Branches of a Wolf Tree
A wolf tree is a New England term for a tree that is much older than those around it, often by 100 to 200 years. Its characteristically low, wide-spreading branches are the result of being left to grow after the surrounding forest was cut and cleared, usually during the colonial era. These solitary trees were left standing for shade, to mark boundaries or to provide acorns and nuts for field animals.
Wolf trees are an important support to their local ecology by providing habitats for a broad range of species. Their presence also stands as witness to the changes of land use over time, from precolonial to the present.
The branches of the venerable wolf tree serve as a metaphor for the diverse ecosystems of Cape Cod. These ‘branches’ (beaches, dunes, salt and fresh water, moors, grasslands, and woodlands) are closely linked and ecologically distinct.
With my camera I seek out the details of these environments, mindful of our interconnectedness with all plants, animals and creatures of the sea and air. As I chronicle the seasons here, I find myself producing images of reverence for this fragile landscape.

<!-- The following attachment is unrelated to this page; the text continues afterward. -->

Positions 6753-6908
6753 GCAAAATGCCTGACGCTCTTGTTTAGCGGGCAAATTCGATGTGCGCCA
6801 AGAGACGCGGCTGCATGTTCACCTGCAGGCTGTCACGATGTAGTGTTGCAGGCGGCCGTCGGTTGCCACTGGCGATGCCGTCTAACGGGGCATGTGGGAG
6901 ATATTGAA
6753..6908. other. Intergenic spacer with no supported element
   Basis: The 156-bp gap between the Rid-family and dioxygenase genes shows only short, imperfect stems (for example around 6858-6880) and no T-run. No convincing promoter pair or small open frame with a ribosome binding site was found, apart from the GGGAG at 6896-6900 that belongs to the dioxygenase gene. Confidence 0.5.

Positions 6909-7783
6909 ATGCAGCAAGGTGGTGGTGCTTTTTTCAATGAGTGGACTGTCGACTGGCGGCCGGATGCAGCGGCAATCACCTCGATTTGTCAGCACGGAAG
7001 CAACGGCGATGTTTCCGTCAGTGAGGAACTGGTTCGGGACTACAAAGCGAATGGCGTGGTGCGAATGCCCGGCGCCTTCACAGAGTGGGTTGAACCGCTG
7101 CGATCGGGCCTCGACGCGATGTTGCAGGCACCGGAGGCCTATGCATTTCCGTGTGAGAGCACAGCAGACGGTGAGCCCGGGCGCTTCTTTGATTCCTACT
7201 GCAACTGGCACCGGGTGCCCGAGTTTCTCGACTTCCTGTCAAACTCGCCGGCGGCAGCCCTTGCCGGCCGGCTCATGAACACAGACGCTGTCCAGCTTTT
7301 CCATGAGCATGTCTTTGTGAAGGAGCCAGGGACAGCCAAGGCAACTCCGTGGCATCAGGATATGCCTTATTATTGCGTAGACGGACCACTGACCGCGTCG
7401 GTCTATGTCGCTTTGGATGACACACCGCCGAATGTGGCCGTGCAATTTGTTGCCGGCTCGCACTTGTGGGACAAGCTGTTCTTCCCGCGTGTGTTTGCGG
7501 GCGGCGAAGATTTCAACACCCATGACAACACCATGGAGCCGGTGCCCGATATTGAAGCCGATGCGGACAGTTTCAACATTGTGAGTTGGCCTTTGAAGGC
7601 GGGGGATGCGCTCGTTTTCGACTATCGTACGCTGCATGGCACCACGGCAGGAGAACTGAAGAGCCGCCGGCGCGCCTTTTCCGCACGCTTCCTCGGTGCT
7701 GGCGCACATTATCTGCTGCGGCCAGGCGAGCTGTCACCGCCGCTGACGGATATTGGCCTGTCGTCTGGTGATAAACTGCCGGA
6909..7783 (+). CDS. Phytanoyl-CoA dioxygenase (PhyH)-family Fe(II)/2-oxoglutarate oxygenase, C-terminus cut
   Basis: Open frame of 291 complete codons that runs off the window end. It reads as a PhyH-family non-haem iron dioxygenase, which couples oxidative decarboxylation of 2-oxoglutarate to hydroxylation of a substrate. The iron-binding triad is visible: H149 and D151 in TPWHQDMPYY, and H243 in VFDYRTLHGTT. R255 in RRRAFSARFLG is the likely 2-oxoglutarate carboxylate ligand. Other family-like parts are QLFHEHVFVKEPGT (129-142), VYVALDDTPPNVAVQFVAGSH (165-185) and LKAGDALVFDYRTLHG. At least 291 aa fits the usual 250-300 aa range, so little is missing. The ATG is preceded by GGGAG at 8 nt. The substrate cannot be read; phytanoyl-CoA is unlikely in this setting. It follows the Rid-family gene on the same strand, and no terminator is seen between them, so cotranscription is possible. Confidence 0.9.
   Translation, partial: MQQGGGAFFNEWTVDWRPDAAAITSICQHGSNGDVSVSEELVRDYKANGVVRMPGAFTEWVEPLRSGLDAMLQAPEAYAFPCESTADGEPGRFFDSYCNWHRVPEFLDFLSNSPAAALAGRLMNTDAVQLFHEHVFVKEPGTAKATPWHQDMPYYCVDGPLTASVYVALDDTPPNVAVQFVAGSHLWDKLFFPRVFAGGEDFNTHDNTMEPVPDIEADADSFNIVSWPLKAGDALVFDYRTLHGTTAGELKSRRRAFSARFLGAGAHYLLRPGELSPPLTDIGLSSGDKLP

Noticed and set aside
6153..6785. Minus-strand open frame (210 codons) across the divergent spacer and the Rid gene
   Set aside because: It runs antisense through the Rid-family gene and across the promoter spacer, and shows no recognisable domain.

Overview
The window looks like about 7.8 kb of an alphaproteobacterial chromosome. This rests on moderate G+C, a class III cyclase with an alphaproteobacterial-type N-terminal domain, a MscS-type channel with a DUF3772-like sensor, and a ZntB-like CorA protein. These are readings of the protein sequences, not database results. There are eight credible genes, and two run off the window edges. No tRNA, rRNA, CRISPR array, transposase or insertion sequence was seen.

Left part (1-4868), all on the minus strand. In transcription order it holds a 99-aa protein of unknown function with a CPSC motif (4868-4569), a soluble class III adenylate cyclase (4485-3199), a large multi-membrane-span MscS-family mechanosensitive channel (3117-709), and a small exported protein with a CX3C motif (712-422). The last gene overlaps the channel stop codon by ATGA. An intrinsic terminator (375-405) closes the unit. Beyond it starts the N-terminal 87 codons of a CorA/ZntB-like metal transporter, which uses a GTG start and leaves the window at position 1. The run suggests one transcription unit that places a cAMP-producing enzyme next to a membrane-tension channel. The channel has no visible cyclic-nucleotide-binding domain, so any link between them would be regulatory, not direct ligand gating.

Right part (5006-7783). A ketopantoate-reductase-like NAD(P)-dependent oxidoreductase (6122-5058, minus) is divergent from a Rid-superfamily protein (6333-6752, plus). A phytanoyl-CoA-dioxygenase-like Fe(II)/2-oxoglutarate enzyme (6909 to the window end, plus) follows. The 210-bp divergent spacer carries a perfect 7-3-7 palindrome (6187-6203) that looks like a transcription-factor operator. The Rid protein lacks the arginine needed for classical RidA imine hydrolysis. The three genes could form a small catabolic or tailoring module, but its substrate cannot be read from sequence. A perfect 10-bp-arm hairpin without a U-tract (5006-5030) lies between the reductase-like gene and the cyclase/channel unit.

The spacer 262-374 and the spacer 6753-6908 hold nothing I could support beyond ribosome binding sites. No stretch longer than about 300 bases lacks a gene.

The artworks are cyanotypes that I am hand-printing in two sizes. The small devotional images are ‘votives’ (9 x 12”/22 x 30cm). The large ones (23 x 29”/58 x 74cm) are made up of 12 individually printed panels joined together with archival tape. These are ‘polyptychs’, artwork that is made up of many panels and traditionally used as altarpieces.
This is an ongoing project. I am researching the ecosystems unique to Cape Cod and would like to know the names of all the plants and trees I photograph. I gratefully welcome any help you can offer with identification. Artwork can be purchased directly through me or at The Schoolhouse Gallery, Provincetown.